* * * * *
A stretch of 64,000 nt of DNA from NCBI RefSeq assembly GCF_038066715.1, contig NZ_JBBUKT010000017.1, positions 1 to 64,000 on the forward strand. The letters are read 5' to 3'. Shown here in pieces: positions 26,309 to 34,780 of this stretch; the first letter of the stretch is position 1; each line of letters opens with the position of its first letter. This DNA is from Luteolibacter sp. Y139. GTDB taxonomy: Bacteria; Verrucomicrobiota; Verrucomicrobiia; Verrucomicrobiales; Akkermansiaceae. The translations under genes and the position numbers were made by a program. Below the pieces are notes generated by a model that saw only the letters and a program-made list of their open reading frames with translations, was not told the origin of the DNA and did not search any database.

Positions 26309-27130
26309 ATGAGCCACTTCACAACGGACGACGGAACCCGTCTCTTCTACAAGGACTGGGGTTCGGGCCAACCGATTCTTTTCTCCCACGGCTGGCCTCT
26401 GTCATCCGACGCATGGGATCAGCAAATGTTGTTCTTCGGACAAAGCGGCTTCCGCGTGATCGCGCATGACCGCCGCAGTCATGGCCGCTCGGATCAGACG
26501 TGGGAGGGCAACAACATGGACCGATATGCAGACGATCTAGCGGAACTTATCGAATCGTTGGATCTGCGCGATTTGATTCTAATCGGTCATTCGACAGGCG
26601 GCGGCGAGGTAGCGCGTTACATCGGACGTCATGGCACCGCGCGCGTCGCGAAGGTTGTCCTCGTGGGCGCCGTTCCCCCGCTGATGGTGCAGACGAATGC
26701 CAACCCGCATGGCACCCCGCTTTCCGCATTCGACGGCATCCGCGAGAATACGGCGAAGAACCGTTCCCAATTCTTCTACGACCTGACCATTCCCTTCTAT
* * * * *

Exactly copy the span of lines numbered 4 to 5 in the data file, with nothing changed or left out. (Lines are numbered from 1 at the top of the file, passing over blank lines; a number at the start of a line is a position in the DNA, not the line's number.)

26401 GTCATCCGACGCATGGGATCAGCAAATGTTGTTCTTCGGACAAAGCGGCTTCCGCGTGATCGCGCATGACCGCCGCAGTCATGGCCGCTCGGATCAGACG
26501 TGGGAGGGCAACAACATGGACCGATATGCAGACGATCTAGCGGAACTTATCGAATCGTTGGATCTGCGCGATTTGATTCTAATCGGTCATTCGACAGGCG